After seven months of tough competitions across the country, the Red Bull Midnight Run, a street ball tournament aimed at determining which city has the best ball players, came to a dramatic conclusion Friday evening at the Barclay’s Center in Brooklyn.
The Midnight Run, which held its Philadelphia-based qualifying round at Girard College back in July, brought together teams of eight elite ballers from Atlanta, Chicago, Houston, Los Angeles, New Orleans, New York, Philadelphia, Washington, D.C. and Indianapolis, to battle for the title of ‘Most Talented Basketball City.’ The teams were comprised of D-Leaguers, street ballers, former college standouts, overseas players, and others.
Each team was out to prove that their city is the most skilled, and the players found a lot of pride in representing their city on a larger scale. There was no money on the line, just bragging rights, and the ability to represent your city.
“I always represent my city, my block, where I’m from,” former WVU guard and Philadelphia run representative Jarett Kearse told me over the phone prior to the event.
“To be able to do it as a whole for my city is a big accomplishment.”
Former MSVU guard and fellow Philly Run representative Kevin Burwell agreed with the sentiment.
“It means a lot to represent Philadelphia,” he stated. “The city has been good to me basketball-wise, and I want to give back, along with showcasing my talent on a big stage.”
The stage was pretty big indeed, as the event’s final four took place directly after the conclusion of the Nets’ dramatic overtime victory over the Heat, providing the Red Bull Run players the unique experience of playing on the same court directly after some of the world’s best ballers.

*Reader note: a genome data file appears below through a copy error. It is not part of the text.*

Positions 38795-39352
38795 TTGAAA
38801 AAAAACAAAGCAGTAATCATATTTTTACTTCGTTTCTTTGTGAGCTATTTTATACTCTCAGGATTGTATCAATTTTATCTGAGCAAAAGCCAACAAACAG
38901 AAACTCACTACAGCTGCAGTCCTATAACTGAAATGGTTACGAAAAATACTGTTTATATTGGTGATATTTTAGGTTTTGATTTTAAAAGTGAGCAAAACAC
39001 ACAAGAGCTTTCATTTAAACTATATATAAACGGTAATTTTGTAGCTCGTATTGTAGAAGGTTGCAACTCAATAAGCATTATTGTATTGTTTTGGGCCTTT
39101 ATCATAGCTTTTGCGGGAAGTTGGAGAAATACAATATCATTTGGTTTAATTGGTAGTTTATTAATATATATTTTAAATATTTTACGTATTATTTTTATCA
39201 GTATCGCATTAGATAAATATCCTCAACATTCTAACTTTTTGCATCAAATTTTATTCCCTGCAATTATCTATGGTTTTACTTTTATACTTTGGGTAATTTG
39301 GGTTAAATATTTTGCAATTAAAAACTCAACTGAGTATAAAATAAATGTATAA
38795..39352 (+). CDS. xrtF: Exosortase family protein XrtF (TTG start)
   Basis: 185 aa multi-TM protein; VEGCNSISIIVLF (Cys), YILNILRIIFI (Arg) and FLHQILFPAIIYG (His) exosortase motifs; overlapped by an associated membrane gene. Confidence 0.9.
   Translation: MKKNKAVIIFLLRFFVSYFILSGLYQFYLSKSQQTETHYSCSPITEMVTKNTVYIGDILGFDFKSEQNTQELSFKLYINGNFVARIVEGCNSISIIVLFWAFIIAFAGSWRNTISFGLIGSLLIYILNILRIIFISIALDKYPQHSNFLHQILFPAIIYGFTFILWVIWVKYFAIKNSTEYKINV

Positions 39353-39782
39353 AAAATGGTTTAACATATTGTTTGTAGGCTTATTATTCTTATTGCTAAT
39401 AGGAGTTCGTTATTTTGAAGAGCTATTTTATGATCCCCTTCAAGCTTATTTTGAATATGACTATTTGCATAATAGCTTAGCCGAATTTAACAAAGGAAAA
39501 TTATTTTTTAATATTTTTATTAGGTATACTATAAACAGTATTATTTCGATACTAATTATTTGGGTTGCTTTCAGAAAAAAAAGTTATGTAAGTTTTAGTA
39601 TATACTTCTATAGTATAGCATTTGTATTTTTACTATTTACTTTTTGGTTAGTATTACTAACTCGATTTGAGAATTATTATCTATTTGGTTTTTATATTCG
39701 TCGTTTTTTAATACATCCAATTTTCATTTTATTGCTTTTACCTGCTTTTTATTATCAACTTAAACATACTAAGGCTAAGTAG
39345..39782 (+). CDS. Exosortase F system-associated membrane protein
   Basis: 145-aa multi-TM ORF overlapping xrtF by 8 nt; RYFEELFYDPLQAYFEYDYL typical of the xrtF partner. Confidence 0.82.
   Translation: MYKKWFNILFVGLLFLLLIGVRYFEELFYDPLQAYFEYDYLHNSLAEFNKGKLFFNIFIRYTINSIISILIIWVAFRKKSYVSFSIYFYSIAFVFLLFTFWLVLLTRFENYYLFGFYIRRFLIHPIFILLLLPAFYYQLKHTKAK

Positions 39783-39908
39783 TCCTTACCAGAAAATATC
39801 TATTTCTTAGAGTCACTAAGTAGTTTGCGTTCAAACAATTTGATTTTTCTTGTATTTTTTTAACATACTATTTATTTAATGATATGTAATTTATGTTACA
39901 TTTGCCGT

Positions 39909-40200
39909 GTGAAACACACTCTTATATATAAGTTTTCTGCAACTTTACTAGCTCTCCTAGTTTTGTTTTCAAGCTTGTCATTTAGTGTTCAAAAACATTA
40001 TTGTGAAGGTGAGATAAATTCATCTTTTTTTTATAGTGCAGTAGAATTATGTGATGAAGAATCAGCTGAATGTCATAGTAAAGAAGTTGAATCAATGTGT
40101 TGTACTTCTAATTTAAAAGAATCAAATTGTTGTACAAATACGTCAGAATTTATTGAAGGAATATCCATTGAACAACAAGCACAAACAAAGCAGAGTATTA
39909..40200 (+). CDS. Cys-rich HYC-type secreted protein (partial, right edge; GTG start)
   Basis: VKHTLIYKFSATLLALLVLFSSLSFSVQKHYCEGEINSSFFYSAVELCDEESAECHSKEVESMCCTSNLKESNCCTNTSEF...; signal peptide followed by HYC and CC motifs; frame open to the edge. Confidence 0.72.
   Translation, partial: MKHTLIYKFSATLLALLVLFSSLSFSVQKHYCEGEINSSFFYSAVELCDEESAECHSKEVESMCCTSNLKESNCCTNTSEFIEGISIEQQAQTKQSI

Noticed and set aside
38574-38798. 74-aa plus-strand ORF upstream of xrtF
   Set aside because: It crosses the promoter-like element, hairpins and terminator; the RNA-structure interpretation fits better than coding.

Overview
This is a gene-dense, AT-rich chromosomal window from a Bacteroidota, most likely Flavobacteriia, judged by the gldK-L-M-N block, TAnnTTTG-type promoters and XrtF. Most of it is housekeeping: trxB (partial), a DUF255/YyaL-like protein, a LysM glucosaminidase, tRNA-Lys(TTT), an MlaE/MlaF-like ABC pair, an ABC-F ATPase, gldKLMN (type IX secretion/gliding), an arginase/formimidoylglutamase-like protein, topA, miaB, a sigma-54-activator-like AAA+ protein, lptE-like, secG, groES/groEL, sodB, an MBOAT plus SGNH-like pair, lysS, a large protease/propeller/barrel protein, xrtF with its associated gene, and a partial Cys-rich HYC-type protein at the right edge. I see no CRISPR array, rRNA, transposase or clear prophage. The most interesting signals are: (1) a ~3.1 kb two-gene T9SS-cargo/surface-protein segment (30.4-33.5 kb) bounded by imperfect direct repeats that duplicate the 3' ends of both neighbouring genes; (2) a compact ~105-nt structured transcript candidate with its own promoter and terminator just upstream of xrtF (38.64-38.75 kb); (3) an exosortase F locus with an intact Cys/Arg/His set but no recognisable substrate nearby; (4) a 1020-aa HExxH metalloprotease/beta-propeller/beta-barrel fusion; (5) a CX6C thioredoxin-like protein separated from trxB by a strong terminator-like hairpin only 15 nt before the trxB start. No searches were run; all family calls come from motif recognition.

The court had barely been cleared of post-game processes when the Red Bull ballers were up and ready to run.
“I didn’t even know we were playing after [Heat/Nets] until a couple days ago when my agent told me,” Burwell stated enthusiastically a couple days before the event.
“Playing after LeBron and all them is a humbling experience,” Kearse added, obviously appreciative of the opportunity.
When I asked Kearse prior to the event what characteristics of Philadelphia-style street ball may help give them an advantage over other cities he mentioned “heart, pride, and toughness;” all characteristics of the city at large.
“Philadelphia is a guard city,” Philly guard Tyrone Hill explained, “but one thing we all have in common, regardless of height, is heart.”
As Friday turned into Saturday inside Brooklyn’s Barclays, Philadelphia fell in the Final Four to eventual-champion Indianapolis, and had to watch as New York City and Indianapolis battled for the tag of most talented. The championship game was well-contested and featured about a dozen lead changes, with “The Nap” pulling it out in the end, 43-41.
“There was a sense that the stakes were higher in the final game,” Indianapolis guard Devin Williams stated.
“This is the big city and the bright lights. This is the ultimate stage. Representing your hometown and winning at this venue and in this setting is the way it’s supposed to be,” added Indianapolis guard John Harp.
While only Indianapolis took the title of most talented, The Red Bull Midnight Run was a victory for the sport and all of the participating cities, as it provided a plethora of talented players an excellent opportunity to both entertain and showcase their skill. In a sport where athletes are so often motivated by money, it was nice to see guys playing for pride.
As for being the ‘Most Talented Basketball City”, Indianapolis can enjoy the honor for now, but it is safe to say that Philadelphia, and some other cities, are going to have something to say about that come next summer.